Taking a look at the card, you can see the Twin Frozr IV cooler that covers almost the entire PCB. The two large fans sit over a massive heat sink, and we've got some copper heat pipes throughout the card that help pull the heat off the core.
The new Maxwell chip has proven to perform well when it comes to heat, and it will be interesting to see how the numbers look with this much larger cooler.
Taking a look around the card, we again don't have an extra power connector or an SLI connector. We do have a switch towards the back of the card, though, which lets us switch between two BIOSes. One mode is Hybrid, while the other is Legacy.
The Hybrid BIOS does have some computability issues, but if it does work, then you get a faster start up and resume from hibernation. Legacy, on the other hand, has no compatibility issues but is a little slower in booting up.
Finishing up our look at the card, we can see the I/O side of things, which has an interesting setup. While the Dual-Link DVI-D and HDMI aren't much of a surprise, the inclusion of a D-SUB VGA connector is.
Honestly, this won't be too much of an issue for a lot of people as most will be using the DVI or the HDMI port on just a single monitor. The inclusion of a VGA connector, though, is a little weird and a bit of a blast from the past.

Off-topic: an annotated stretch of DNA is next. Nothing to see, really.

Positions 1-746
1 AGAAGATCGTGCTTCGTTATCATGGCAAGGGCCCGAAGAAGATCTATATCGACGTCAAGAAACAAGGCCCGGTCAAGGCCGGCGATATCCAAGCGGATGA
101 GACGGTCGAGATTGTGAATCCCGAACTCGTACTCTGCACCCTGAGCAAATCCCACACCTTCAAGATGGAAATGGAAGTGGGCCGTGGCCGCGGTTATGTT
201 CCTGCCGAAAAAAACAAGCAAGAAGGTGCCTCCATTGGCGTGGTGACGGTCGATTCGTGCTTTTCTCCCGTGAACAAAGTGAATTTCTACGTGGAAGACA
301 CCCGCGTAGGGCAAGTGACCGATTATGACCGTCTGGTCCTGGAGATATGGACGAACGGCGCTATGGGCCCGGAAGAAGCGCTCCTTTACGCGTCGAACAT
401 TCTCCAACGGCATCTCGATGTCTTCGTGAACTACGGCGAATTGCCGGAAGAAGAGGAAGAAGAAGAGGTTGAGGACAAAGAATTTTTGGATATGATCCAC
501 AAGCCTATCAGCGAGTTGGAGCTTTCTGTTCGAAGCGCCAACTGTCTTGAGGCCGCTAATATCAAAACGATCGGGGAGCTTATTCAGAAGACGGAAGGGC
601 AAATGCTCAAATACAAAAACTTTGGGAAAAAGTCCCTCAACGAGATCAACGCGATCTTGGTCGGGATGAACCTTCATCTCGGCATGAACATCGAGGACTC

As we mentioned on the first page, the MSI GTX 750 Ti 2GB Twin Frozr Gaming is an OC model, and, looking below, you can see that MSI has done a pretty good job with the core. The reference clocks on the GTX 750 Ti 2GB are 1020MHz on the core and 1085MHz via boost. Looking below, you can see that MSI has pushed the default core clock to 1085MHz. The boost clock is then pushed even higher to 1163MHz.
In typical fashion, you can see that the 2GB of GDDR5 memory has been left alone at 5400MHz QDR. Most companies choose to concentrate on the core as it brings with it the biggest boost in performance. The core clock is strong and should bring with it a decent performance boost.